• Weston is a beautiful and cultured town, and also designated as a National Historic District. The charming gazebo in a public park in the town of Weston draws photographers like a magnet. Check out the three galleries in town and visit with local artists and craftsmen. Weston hosts live theater at the Weston Playhouse.
Side Trips:
  • Town of Grafton -- Viewed from the rocker-lined porch of the Old Tavern and Grafton Inn, the village center is straight from central casting for a sweet Vermont town. Old Tavern and Grafton Inn,Grafton Ponds Outdoor Center, and Grafton Cheese Co. are among the favorite stops for visitors.
  • Artisans Park in Windsor. This charming cul-de-sac is a collection of eight unique Vermont businesses clustered near the Path of Life Sculpture Garden. Here visitors will find Harpoon Brewery, SILO Distillery, Oh! Veggies, Blake Hill Preserves, and Vermont Farmstead Cheese Company Market.
  • At Cold Hollow Cider Mill in Waterbury Center visitors can watch cider being pressed the old-fashioned way and taste it from a sample tank. Enjoy lunch at the Applecore Luncheonette. You will be surrounded by glorious views of all sides.
  • Homestyle Hostel in Ludlow. Welcoming atmosphere and friendly service at this inn and restaurant. Diners praise the cornmeal crusted artichokes, curry cauliflower, arugula salad and lemon poppy seed ice cream and lemongrass sorbet. Cocktails are unique and delicious.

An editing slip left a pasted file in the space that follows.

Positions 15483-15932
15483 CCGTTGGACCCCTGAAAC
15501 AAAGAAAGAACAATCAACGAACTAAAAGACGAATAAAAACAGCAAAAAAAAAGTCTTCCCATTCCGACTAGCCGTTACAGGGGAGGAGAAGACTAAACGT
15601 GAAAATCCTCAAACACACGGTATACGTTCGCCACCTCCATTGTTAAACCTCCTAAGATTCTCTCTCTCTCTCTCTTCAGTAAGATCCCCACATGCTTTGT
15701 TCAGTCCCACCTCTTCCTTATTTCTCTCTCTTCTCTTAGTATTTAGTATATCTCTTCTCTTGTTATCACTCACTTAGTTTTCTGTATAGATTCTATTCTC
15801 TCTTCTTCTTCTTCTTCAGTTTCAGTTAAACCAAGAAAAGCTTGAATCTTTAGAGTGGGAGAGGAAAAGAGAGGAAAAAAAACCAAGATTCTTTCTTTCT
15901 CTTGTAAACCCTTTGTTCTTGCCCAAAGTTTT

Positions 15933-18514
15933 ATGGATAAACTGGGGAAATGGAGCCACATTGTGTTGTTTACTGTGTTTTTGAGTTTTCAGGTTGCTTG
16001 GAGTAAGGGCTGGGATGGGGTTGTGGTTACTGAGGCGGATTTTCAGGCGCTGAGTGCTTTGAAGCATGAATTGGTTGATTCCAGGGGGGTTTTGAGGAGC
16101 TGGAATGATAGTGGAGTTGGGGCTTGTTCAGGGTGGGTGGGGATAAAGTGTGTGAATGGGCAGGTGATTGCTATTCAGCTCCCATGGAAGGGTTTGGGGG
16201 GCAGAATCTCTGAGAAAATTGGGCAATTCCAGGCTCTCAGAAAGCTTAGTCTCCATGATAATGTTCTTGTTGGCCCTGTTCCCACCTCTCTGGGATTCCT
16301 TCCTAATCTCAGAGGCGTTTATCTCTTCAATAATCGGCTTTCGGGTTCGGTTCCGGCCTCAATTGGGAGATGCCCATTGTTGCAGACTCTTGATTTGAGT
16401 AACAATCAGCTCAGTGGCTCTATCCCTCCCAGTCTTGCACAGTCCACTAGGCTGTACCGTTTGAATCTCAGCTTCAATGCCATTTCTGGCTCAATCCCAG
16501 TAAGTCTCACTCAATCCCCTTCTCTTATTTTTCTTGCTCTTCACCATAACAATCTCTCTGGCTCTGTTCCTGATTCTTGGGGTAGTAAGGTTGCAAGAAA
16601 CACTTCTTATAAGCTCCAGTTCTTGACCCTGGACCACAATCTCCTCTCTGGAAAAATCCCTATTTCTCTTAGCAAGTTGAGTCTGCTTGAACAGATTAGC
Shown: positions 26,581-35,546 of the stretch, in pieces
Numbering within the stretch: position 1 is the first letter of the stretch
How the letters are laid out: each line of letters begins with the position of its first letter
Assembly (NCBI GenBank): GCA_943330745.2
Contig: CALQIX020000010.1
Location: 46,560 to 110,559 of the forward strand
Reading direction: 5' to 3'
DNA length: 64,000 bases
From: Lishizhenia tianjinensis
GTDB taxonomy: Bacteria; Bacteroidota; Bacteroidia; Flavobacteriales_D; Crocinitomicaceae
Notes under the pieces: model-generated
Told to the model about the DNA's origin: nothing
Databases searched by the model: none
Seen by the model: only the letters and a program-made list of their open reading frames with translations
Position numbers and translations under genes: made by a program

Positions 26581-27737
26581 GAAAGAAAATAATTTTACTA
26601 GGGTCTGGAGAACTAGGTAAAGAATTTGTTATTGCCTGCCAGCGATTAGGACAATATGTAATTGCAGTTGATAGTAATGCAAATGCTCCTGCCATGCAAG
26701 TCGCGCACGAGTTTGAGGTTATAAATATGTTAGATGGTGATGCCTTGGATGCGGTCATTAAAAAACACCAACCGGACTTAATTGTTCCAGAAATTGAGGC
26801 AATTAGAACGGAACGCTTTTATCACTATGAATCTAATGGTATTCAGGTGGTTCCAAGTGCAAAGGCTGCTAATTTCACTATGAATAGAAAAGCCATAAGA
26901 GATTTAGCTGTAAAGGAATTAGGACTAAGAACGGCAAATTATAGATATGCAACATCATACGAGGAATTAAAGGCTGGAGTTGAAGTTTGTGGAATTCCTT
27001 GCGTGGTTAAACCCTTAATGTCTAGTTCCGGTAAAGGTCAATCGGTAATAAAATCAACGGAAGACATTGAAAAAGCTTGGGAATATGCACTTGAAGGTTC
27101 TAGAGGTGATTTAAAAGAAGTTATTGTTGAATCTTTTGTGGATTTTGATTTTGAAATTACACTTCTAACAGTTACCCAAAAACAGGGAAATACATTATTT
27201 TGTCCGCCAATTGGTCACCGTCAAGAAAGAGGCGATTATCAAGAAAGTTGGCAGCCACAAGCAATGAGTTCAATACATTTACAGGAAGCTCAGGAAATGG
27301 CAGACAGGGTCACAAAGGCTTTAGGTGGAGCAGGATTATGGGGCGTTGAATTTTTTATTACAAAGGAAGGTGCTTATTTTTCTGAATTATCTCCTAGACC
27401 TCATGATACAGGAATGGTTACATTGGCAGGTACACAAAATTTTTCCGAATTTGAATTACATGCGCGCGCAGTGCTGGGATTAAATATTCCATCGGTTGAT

• Country Girl Diner in Chester serves classic diner fare, 100 percent fresh, much of it sourced from Vermont farms. Doors open at 7 a.m. for breakfast and lunch.

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Manchester to Bennington to Williamstown MA drive -- 50 miles + 24 miles into MA

This drive in the southwestern corner of Vermont is not a loop; you will need to double back to return to the start or step off the route where ever you choose. This drive also dips into northwestern Massachusetts to visit the delightful town of Williamstown. The Vermont towns of Manchester and Bennington are cherished for their classic New England beauty structures, and for their fine museums, dining and shopping. Take all or a part of the drive, which includes a very outdoorsy side trip to the pristine Somerset Reservoir. This drive has lots of digressions for dining and wining. Choose and enjoy!